Owning your own business comes with risk, as you are surely aware. Given that reality, it’s important for every small business owner to have a risk management strategy in place from day one. Having the right plan will help protect your business in case of disaster and should help you to keep your doors open even during difficult times. You will need to take the time to identify possible risks to your business. Then you can work out the odds of each event and the potential cost to you in order to set up a contingency plan to protect your business. Here we will look at how to reduce business risk by conducting a small business risk assessment and acting accordingly.
The first step in managing your business risk is understanding it.
One major reason why small businesses close their doors is due to poor risk assessment, but knowing how to properly manage business risk will help you become among the 44% of businesses that remain in business longer than 4 years. There are risks that are common to all small businesses, and as a small business owner, you are also aware of the specific risks to your own business. While a broken wrist might be a huge problem for a plumber or photographer, it’s possible that a yoga instructor could easily work around it for a few weeks. In addition, there may be risks for a new business that differ to those for an established business. It’s important to consider both common small business risks and those that are unique to your business when compiling all the factors you need to consider.
Here’s a list of examples of a few business risks that you should consider:
This could be caused by theft or by physical damage, such as items breaking, weather damage or burst pipes.
Business Interruption Loss
This means that your business would no longer be able to sell its product or offer its services. For example, if there is a fire, and you have property damage, you also may not be able to manufacture your product for sale.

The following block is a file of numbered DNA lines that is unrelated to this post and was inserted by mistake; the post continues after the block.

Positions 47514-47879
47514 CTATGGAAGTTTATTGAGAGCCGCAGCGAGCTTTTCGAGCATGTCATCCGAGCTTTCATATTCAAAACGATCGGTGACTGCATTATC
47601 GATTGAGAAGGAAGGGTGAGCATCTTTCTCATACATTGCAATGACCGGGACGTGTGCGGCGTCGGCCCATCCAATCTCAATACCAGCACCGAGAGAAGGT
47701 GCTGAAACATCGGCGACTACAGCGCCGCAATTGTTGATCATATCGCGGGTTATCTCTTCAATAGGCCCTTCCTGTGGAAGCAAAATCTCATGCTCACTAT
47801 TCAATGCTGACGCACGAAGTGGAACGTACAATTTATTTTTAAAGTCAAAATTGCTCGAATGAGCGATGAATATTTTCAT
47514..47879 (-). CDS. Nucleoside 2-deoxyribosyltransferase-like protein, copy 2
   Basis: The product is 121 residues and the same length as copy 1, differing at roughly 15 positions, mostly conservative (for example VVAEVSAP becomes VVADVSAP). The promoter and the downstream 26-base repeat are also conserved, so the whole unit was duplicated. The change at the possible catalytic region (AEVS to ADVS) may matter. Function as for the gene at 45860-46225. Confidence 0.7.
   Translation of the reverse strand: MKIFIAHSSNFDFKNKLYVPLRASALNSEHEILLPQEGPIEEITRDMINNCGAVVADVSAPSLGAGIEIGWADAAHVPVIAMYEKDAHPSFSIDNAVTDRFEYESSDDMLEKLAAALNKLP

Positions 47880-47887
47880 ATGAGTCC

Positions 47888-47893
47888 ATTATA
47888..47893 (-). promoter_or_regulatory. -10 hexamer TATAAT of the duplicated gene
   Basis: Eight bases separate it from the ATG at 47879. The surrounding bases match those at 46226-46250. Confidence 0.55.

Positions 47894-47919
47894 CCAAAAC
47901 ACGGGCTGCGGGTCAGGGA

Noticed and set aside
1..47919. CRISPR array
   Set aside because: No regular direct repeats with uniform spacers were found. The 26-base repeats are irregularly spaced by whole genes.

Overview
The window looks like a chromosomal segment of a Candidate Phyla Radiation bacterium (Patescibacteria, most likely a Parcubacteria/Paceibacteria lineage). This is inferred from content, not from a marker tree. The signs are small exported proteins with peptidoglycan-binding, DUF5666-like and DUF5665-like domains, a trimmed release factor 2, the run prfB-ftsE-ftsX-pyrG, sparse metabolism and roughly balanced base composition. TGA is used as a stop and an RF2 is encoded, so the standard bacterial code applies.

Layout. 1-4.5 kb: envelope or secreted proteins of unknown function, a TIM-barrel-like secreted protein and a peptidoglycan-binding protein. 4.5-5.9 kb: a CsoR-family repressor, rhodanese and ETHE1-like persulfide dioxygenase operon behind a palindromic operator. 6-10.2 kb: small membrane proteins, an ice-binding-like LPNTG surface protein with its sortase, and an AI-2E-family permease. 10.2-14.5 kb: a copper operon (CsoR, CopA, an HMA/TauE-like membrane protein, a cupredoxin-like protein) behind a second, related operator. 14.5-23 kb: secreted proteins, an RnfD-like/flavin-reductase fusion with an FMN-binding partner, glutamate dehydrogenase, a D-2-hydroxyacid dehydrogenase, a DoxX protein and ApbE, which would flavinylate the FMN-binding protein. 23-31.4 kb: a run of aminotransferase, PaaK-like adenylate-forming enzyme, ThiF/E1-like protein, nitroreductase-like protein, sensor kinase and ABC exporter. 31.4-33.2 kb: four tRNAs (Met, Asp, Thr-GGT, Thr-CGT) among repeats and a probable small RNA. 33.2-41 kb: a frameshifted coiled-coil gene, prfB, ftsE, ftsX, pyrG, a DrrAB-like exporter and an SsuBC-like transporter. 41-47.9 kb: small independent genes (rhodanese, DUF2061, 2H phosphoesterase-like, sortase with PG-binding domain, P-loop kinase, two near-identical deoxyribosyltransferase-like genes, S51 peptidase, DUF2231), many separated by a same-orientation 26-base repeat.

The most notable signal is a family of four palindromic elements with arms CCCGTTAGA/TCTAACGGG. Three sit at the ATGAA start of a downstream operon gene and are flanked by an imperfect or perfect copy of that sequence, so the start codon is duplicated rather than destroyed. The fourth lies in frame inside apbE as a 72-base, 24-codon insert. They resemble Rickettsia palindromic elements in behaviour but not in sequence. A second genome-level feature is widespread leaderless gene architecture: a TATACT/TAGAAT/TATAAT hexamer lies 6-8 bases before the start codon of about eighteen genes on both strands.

Key Person Loss
This includes if a key person in the company becomes sick, is injured or dies. The loss of this person could significantly impact a small business.
This covers any legal liability to property or people that your business is responsible for.
This may result in damage to people, recall of a physical product or public relations issues.
This covers injuries to an employee while at work.
Tips to Reduce Risk
Once a small business risk assessment has been completed, it is important to put plans in place to reduce that risk. Here are some tips to consider to reduce your business’ risk:
- Buy and use security systems to guard the premises and physical property;
- Ensure proper employee training and information sharing to avoid all knowledge resting with one person; for entrepreneurs without employees, this could include writing everything down;
- Implement employee awareness programs and quality control guidelines to help protect employees from injury;
- Ensure that you have adequate building protection measures such as fire extinguishers, sprinkler systems, safety glass and more;
- Review your business risk management plan regularly and make updates as necessary.
One of the main reasons why business risk assessment initiatives fail is that businesses fail to ensure that the assessment is an ongoing process. In other words, make sure to keep reviewing your management of risk to make sure it remains relevant and up-to-date. One easy way to do that is to set reminders for January 1, April 1, July 1 and October 1 to review.
Reduce Risk with Insurance
An integral part of business risk management is having insurance. There is a wide range of insurance options that help to reduce certain risks and having insurance is a must for any business that is serious about growing. Start off with general liability insurance to protect your business in the case of property damage, injury to a third party, medical expenses, legal expenses and more.
Knowing that small business risks are part of running a company is the first step in managing and mitigating those risks. As a business owner, you are in the perfect position to identify and assess potential risks. From there, you can manage, monitor and review your procedures to address them. With this in place, you will be able to help your business grow smoothly and safely.